College of Charleston SCHOOL OF THE ARTS

‘Silent Sky’ Pays Tribute to Lesser-Known Woman Astronomer

Presented by the College of Charleston Department of Theatre and Dance, Silent Sky is based on the true story of an intrepid, hearing-impaired woman astronomer, Henrietta Swan Leavitt. Written by Lauren Gunderson who was recently named the most produced living playwright in America by American Theatre Magazine, the play takes place in the early twentieth century in which Leavitt explores a woman’s place in society during a time of immense scientific discoveries – when women’s ideas were dismissed until men claimed credit for them. 

The backdrop of the suffragist movement brings Leavitt’s choice to pursue astronomy into political focus. Social progress, like scientific progress, can be hard to see when one is trapped among earthly complications. The play was coincidentally scheduled for performance as current cinema box office hit, “Hidden Figures” also shares the obstacles and triumphs of lesser-known, vital pioneers of modern astronomy.

DETAILS: The production will run Thursday, Feb. 16 through Monday, Feb. 20. Curtain times will be 7:30 p.m., with an additional 2:00 p.m. matinee on Sunday, Feb. 19. A talkback will occur after the show on opening night. Performances will take place at the Emmett Robinson Theatre in the Simons Center for the Arts, 54 Saint Philip St. Admission is $20 for general public; $15 for senior citizens, College of Charleston employees, and non-College of Charleston students; $12 College of Charleston students. Tickets can be purchased online or by calling (843) 953-6306. 

***Learn more about the historical information and the production process for Silent Sky.

The College’s production is directed by Assistant Professor of Theatre Vivian Appler, who writes, “The turn of the twentieth century was explosive in terms of scientific discovery and social change. Lauren Gunderson’s Silent Sky is inspiring because it dramatizes the intersection of scientific innovation and discovery with women’s suffrage. Einstein’s theory of relativity radically altered notions of how the universe is constructed, and suggested that it is much larger than it was previously thought to be. Leavitt, traditionally understood as having been an amateur astronomer because of her gender, conducted independent research that proved that the universe was indeed much larger than the Milky Way. Gunderson’s energetic script playfully asserts the importance of inclusivity and diversity to the scientific process. It is a delight to direct this smart, funny, science play at the College of Charleston.”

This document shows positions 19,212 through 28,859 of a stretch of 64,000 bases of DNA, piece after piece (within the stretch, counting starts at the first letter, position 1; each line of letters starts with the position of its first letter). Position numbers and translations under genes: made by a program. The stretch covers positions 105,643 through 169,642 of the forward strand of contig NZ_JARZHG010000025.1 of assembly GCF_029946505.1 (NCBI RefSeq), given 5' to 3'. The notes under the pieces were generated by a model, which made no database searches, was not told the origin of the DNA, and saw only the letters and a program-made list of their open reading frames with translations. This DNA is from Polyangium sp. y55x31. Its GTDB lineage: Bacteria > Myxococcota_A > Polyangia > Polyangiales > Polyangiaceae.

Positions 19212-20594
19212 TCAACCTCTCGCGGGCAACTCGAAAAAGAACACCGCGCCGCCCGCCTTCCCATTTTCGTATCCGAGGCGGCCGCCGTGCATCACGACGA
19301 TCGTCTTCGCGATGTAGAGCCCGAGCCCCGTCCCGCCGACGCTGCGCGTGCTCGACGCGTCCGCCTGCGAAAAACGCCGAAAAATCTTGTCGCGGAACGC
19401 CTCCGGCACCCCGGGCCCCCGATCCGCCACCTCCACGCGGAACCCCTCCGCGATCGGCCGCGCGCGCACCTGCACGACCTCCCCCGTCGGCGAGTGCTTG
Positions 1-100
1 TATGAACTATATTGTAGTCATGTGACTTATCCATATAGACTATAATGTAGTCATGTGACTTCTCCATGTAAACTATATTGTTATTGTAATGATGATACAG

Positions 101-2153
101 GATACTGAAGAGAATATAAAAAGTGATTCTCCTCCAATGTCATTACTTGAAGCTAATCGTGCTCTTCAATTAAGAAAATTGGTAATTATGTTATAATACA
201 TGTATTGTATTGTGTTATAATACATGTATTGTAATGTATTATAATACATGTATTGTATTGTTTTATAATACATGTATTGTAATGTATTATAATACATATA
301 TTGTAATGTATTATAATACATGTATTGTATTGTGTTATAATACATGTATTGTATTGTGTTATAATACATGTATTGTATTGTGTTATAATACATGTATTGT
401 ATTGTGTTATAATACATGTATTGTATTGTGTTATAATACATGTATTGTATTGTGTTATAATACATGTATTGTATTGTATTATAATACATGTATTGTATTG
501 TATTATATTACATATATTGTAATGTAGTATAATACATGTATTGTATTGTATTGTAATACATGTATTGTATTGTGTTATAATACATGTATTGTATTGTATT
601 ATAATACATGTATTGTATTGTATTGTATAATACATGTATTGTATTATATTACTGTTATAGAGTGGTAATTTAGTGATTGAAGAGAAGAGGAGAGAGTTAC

The design team includes students Kate Condon for costumes, Rebekah Rast for scenic design, Garret Bell for lighting, and Horry Kerrison and Mo Dannels as sound designers.  The characters include Jennifer Asouzu as Leavitt, Laighton Cain as Annie Jump Cannon, Michelle Sullivan as Williamena Fleming, Katte Noel as Margaret Leavitt, and Matthew Walker as Peter Shaw.